Most theory at the sociological level of analysis is based on the Standard Social Science Model (SSSM), which assumes that the mind is a "tabula rasa". The SSSM is an over-reaction within the academy to the inappropriate extension of the theory of evolution to justify social Darwinism. The equivalent theory at the psychological level of analysis is behaviorism. The concept of the person underlying most sociological theory is, apart from the occasional reference to "economic man" or "political man", usually implicit. When it is made explicit, it is found to be almost invariably a behavioristic concept of the person. This concept of the person is very limited and thus any theory based on it is inadequate and any practice based on this theory is, in turn, inept. Let us look in turn at three progressively more accurate concepts of the person. The behavioristic concept will be presented as thesis; the humanistic concept will be presented as antithesis; and the interactionist concept of the person will be presented as synthesis of the behavioristic thesis and the humanistic antithesis.


      The behavioristic concept of the person could be considered as a system of five propositions:

  • The person has only extrinsic needs
  • The person is conditioned from the outside in
  • The person is not responsible for behaviour
  • The person has only extrinsic worth
  • The person has contractual relationships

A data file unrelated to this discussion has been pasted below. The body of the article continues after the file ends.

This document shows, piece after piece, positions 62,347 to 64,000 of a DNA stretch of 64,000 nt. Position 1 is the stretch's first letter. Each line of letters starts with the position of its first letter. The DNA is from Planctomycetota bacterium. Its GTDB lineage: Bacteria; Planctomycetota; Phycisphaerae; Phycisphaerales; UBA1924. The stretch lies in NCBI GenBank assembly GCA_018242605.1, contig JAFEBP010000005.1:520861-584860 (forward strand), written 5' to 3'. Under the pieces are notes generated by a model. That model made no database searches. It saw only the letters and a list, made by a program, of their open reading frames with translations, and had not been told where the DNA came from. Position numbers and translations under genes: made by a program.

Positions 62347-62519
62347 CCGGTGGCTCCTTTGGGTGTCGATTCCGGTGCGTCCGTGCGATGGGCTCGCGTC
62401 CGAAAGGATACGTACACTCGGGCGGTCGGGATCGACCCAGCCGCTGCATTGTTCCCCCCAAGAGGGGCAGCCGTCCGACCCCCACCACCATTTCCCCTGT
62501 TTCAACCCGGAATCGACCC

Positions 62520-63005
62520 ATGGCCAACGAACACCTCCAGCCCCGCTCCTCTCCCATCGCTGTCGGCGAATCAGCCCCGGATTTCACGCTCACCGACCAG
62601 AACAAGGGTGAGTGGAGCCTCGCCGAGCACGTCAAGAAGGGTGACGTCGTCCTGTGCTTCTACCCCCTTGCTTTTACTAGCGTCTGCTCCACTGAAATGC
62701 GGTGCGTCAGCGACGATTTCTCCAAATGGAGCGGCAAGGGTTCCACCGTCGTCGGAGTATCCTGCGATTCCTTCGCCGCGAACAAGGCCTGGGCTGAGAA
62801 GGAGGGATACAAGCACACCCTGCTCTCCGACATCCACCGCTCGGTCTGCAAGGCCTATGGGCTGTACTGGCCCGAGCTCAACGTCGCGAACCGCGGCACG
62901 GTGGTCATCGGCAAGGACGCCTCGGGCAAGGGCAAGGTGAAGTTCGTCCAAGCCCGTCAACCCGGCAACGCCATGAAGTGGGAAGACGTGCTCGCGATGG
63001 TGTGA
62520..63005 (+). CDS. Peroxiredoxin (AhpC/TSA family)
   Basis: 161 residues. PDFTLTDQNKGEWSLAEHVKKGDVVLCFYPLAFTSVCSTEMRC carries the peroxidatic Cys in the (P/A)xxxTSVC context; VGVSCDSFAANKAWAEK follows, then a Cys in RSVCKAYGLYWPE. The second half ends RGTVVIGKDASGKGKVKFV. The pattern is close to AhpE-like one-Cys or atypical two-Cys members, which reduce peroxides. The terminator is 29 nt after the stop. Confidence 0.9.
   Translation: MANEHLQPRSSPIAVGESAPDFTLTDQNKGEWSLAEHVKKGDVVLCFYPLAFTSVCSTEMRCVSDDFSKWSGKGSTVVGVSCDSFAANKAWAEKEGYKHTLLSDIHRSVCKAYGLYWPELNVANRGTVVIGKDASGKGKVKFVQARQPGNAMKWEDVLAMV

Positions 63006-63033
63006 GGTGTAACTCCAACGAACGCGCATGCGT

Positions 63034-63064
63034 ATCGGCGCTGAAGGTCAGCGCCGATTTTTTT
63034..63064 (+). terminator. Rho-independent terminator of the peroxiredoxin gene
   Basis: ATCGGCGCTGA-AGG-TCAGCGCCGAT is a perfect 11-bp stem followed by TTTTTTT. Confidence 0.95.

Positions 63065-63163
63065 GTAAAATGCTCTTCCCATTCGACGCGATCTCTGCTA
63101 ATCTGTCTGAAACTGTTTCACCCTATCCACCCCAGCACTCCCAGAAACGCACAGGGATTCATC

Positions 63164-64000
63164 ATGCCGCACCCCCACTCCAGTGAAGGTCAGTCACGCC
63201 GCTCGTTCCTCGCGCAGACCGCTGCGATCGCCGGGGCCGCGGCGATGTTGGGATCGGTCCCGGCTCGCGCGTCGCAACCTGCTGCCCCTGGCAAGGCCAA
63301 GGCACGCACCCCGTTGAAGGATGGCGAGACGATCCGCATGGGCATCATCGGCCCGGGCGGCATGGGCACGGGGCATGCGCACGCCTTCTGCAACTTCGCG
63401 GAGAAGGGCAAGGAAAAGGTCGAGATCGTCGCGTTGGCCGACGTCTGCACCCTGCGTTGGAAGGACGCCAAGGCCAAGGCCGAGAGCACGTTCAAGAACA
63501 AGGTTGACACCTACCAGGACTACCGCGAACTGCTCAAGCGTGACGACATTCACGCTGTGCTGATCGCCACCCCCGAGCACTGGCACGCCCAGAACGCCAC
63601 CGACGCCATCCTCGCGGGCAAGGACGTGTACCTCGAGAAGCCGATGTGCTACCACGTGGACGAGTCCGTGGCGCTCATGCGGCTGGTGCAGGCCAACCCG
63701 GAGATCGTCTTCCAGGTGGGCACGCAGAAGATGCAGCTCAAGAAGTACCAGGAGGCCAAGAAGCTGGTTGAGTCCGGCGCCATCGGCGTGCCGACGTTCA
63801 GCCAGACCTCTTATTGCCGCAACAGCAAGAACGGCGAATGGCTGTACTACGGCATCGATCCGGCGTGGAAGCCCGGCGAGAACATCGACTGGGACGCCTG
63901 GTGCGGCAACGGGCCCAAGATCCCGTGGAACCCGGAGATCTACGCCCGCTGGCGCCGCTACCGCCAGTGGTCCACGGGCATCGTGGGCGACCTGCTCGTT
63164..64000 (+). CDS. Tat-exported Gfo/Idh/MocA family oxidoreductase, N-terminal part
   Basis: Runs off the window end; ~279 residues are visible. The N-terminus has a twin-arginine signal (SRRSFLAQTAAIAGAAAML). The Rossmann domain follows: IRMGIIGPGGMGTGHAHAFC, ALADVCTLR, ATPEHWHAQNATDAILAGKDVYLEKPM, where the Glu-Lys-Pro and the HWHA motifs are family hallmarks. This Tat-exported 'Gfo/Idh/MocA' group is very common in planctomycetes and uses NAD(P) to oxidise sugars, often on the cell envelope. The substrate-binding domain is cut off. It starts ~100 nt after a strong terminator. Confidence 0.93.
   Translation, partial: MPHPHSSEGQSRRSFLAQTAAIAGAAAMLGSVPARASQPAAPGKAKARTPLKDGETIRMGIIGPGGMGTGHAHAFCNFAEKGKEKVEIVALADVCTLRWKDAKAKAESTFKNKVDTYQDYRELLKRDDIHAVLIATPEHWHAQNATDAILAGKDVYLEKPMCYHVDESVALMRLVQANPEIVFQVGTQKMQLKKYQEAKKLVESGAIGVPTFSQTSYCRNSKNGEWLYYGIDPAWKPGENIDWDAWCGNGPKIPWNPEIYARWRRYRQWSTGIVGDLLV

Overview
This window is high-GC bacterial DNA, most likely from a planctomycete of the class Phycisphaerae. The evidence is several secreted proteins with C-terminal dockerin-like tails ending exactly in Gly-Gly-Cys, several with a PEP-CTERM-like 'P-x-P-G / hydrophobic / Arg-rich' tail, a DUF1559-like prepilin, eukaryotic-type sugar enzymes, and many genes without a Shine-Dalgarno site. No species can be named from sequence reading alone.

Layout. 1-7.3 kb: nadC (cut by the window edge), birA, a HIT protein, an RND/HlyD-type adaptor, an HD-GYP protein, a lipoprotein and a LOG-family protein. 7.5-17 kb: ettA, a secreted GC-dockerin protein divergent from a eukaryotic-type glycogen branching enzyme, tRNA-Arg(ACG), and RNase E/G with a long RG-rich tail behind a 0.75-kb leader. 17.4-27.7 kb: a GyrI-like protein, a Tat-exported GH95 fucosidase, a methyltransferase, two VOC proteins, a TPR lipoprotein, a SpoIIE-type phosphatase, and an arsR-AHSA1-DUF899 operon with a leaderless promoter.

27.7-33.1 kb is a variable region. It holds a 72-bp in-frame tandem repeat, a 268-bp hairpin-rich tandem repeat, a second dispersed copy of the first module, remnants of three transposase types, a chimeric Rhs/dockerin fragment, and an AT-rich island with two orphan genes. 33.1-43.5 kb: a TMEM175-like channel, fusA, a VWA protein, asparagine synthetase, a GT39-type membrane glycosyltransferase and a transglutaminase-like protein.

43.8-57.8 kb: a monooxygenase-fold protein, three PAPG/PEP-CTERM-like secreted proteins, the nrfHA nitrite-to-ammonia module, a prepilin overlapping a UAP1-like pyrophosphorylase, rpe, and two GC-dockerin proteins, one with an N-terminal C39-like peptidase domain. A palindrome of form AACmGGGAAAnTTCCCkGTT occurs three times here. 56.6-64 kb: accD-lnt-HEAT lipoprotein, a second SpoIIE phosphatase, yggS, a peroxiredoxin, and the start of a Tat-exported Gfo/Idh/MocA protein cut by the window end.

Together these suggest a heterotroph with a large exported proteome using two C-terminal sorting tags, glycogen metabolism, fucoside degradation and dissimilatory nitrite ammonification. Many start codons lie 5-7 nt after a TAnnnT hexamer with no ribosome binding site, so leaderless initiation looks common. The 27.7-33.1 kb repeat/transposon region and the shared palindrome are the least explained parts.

The first proposition considers the nervous system simply as a mediator between the internal environment (the other systems within the body) and the external environment. It mediates between needs (hunger, thirst) in the internal environment and satisfiers of those needs (food, water) in the external environment. It mediates between threats in the external environment and emotions to deal with those threats - rage to fight and fear to flee. Thus the nervous system contributes to our survival by providing us the means of approaching things which are good for us (e.g. things we eat) and by avoiding things that are bad for us (e. g. things that eat us). Since the nervous system has no needs of its own, the implication is that we would be content as long as those biological needs were satisfied. We are hedonists concerned only with the pursuit of pleasure and the avoidance of pain.

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